Welcome to the Car Lot Inventory program!

Enter the cars inventory number <or q to quit>: 1018
Description: 2015 Jeep Cherokee LatitudeMileage:     26500
Price:           20300
Enter the cars inventory number <or q to quit>: q

Press ENTER to continue.....


The whimsical layout comes from your line
cout << "Description: " << description[position];"\n";
Last edited on
Consider:

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#include <iostream>
#include <string>
#include <iomanip>
#include <fstream>

using namespace std;

//Prototype Statements
void getData(const string&, string[], string[], int[], double[], int&);
void processUserSelections(string[], string[], int[], double[], int);
int linearSearch(const string[], int, const string&);
void displayResults(const string[], const int[], const double[], int);

const int AMT {40};

int main()
{
	const string filename {"cars.txt"};

	int num_inventory {};
	string inv_num[AMT], description[AMT];
	int mileage[AMT] {};
	double price[AMT] {};

	//Call the functions.
	getData(filename, inv_num, description, mileage, price, num_inventory);
	processUserSelections(inv_num, description, mileage, price, num_inventory);
}

void getData(const string& filename, string inv_num[], string description[], int mileage[], double price[], int& num_inventory)
{
	num_inventory = 0;

	ifstream infile(filename.c_str());

	if (!infile) {
		cout << "Cannot open the file\n";
		return;
	}

	for (; num_inventory < AMT && getline(infile, inv_num[num_inventory]) &&
		getline(infile, description[num_inventory]) &&
		infile >> mileage[num_inventory] &&
		infile >> price[num_inventory] >> ws ; ++num_inventory);
}

void processUserSelections(string inv_num[], string description[], int mileage[], double price[], int num_inventory)
{
	cout << "Welcome to the Car Lot Inventory program!\n" << endl;

	while (true) {
		string number;

		cout << "Enter the cars inventory number <or q to quit>: ";
		cin >> number;
		cout << "\n";

		if (number[0] == 'q' || number[0] == 'Q') {
			cout << "\nPress ENTER to continue.....\n\n";
			cin.ignore();
			cin.get();
			return;
		}

		const int position {linearSearch(inv_num, num_inventory, number)};

		if (position != -1)
			displayResults(description, mileage, price, position);
		else
			cout << "Not found!\n";
	}
}

int linearSearch(const string inv_num[], int num_inventory, const string& number)
{
	for (int c = 0; c < num_inventory; c++)
		if (inv_num[c] == number)
			return c;

	return -1;
}

void displayResults(const string description[], const int mileage[], const double price[], int position)
{
	cout << "Description: " << description[position] << '\n';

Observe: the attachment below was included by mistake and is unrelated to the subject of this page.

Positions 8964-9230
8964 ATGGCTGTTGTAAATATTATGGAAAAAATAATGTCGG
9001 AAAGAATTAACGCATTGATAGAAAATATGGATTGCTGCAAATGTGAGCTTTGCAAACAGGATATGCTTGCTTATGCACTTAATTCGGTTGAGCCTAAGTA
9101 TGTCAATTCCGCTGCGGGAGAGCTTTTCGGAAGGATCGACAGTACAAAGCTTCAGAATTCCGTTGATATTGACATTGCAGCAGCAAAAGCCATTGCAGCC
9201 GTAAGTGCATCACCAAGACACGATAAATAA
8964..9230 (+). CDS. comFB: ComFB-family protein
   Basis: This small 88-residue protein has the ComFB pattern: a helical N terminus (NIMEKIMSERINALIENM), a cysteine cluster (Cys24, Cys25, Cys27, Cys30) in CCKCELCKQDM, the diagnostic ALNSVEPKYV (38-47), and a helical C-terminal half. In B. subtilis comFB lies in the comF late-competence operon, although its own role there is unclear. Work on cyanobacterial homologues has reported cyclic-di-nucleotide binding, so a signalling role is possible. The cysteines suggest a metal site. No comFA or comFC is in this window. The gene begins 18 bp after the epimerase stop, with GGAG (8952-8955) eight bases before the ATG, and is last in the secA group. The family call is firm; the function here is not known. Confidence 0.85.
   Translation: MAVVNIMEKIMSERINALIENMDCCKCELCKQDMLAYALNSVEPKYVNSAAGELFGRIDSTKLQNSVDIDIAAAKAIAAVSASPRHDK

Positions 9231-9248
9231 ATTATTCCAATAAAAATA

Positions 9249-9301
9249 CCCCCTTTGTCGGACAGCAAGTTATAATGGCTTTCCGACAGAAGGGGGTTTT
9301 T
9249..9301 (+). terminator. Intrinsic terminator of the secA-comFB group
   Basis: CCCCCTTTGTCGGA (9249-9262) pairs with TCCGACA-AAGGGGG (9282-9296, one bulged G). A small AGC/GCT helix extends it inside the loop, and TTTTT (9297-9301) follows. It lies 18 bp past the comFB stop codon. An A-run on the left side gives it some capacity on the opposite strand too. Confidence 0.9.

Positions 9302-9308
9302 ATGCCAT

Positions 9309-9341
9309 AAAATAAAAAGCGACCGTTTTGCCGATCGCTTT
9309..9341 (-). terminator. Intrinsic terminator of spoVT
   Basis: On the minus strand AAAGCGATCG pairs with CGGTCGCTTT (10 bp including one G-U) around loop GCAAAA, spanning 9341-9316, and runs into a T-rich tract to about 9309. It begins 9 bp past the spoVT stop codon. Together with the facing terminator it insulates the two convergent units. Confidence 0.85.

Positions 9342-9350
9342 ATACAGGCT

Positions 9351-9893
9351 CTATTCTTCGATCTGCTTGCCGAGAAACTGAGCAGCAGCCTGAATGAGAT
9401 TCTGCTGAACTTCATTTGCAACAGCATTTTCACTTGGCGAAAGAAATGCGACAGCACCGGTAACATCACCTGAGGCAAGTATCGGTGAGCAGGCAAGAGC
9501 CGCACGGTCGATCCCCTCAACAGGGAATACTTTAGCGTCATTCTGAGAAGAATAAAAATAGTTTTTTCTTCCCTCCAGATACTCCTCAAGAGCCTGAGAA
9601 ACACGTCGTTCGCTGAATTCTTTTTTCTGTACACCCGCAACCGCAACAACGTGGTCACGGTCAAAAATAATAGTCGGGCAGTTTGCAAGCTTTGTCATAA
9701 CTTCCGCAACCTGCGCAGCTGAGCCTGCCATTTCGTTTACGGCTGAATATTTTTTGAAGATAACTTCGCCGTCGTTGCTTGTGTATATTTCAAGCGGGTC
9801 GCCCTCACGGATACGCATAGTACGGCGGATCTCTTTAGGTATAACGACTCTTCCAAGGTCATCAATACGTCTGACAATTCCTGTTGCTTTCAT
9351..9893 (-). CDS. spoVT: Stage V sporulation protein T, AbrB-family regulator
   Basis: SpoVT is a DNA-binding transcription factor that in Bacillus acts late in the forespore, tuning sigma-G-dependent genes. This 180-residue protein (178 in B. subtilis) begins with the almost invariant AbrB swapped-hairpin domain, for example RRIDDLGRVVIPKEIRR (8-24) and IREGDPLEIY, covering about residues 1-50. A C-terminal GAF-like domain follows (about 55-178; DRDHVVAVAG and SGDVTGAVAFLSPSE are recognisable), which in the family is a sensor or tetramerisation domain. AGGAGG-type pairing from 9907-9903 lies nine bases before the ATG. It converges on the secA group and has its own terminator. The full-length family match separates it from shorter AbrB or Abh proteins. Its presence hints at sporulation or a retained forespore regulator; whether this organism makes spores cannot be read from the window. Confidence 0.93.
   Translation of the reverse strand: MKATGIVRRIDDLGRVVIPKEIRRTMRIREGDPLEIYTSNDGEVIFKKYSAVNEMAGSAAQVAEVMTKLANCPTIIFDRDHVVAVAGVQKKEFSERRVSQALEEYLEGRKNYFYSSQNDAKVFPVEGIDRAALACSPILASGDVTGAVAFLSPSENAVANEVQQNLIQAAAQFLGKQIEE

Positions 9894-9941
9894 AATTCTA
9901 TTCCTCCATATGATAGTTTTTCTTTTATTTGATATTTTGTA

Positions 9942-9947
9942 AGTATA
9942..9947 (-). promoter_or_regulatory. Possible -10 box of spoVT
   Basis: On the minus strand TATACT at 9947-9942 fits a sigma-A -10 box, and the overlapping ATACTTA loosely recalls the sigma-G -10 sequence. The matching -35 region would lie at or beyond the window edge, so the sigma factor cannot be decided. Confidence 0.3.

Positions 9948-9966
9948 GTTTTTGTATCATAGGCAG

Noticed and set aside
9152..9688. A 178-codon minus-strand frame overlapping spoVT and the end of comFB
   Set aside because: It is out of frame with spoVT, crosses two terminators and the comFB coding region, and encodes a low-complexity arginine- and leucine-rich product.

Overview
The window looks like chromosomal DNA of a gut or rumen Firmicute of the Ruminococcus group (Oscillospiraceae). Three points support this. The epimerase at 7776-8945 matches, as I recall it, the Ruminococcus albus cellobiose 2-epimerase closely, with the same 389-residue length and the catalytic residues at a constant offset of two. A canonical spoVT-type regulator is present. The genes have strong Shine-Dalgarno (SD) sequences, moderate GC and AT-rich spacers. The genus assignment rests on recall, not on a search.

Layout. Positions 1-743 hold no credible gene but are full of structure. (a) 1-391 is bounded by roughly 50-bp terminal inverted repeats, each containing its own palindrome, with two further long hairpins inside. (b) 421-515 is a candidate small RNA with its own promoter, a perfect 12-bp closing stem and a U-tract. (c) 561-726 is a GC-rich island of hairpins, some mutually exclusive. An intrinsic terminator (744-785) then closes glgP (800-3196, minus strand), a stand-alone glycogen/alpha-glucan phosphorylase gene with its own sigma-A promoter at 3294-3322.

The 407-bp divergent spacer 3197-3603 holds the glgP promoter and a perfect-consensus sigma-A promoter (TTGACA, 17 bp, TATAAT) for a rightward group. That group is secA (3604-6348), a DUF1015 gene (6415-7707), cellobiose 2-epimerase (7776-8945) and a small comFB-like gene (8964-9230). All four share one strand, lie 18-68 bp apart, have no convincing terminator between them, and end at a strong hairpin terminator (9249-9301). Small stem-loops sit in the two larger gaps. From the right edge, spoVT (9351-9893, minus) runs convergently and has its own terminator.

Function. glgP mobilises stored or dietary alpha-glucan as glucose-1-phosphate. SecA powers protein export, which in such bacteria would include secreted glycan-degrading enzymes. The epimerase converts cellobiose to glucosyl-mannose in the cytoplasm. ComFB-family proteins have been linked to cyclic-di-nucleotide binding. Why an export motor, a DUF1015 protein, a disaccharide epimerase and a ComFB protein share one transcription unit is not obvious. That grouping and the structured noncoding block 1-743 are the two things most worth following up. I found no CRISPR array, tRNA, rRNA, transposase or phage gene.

cout << "Mileage:     " << mileage[position] << '\n';
	cout << "Price:       " << price[position] << '\n';
}


which reads the file OK if exists, tests if the entered number exists, orders the function params in the same order etc.


Welcome to the Car Lot Inventory program!

Enter the cars inventory number <or q to quit>: 6877

Description: 2003 GMC Safari
Mileage:     220000
Price:       4000
Enter the cars inventory number <or q to quit>: 5667

Not found!
Enter the cars inventory number <or q to quit>: 6900

Description: 2013 Ford Expedition
Mileage:     87000
Price:       22900
Enter the cars inventory number <or q to quit>: q


Press ENTER to continue.....

Hello lg77756,

I wish I could have finished this last night, but I could not.

Over time I have learned to trust lastchance's advice. So when he says "number" should not be a string consider this: as you read the file the inventory numbers are "1000", "1001" and so on all 4 digit numbers, but "number as a "std::string" a user could enter " 1000" then the 2 strings would not match.

I did not see this last night: cout << "Description: " << description[position];"\n";. The "\n" between the ;s has no affect on the "cout" statement that ends with the first (;).

As lastchance's shows when the first line, the description, is displayed the "\n" is ignored or the program does not know what to do with it, so it is just bypassed and the second "cout" starts where the last one ended.

To properly write what you have it should look like this:
cout << "Description: " << description[position] << "\n";. Now the "\n" at the end is part of the "cout" statement.

Starting in "processUserSelections" you have the line:
position = linearSearch(inv_num, num_inventory, number);. That part is fine and works. The function call to "linearSearch" is called and returns a value that you do capture except that you do not use it properly. You just call the next function "displayResults" with no idea what the value of "position" is.

Trying to access an array with (-1) means that you are trying to read a memory location before the array starts.

When I figured out what was haping I changed "linearSearch" to return (0) zero if no match was found.

In the function "processUserSelections" I added an if statement:
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if (position)
{
    //call display functio.
}
else
{
    // display an error message.
}

This way if "position" is a positive number you enter the if block. If "position" is (0) zero you enter the else block.

After that it was a matter of adjusting the "\n"s to get this to display on the screen:

 Welcome to the Car Lot Inventory program!

 Enter the cars inventory number <or q to quit>: 1198

Description: 2008 Nissan Titan SE
    Mileage: 114,000
      Price: $16,000.00

 Enter the cars inventory number <or q to quit>: 1000

     Inventory number not found!
     Try again.

 Enter the cars inventory number <or q to quit>:


And even that could maybe use some adjustment. Feel free to change the error message to anything that you like.

Andy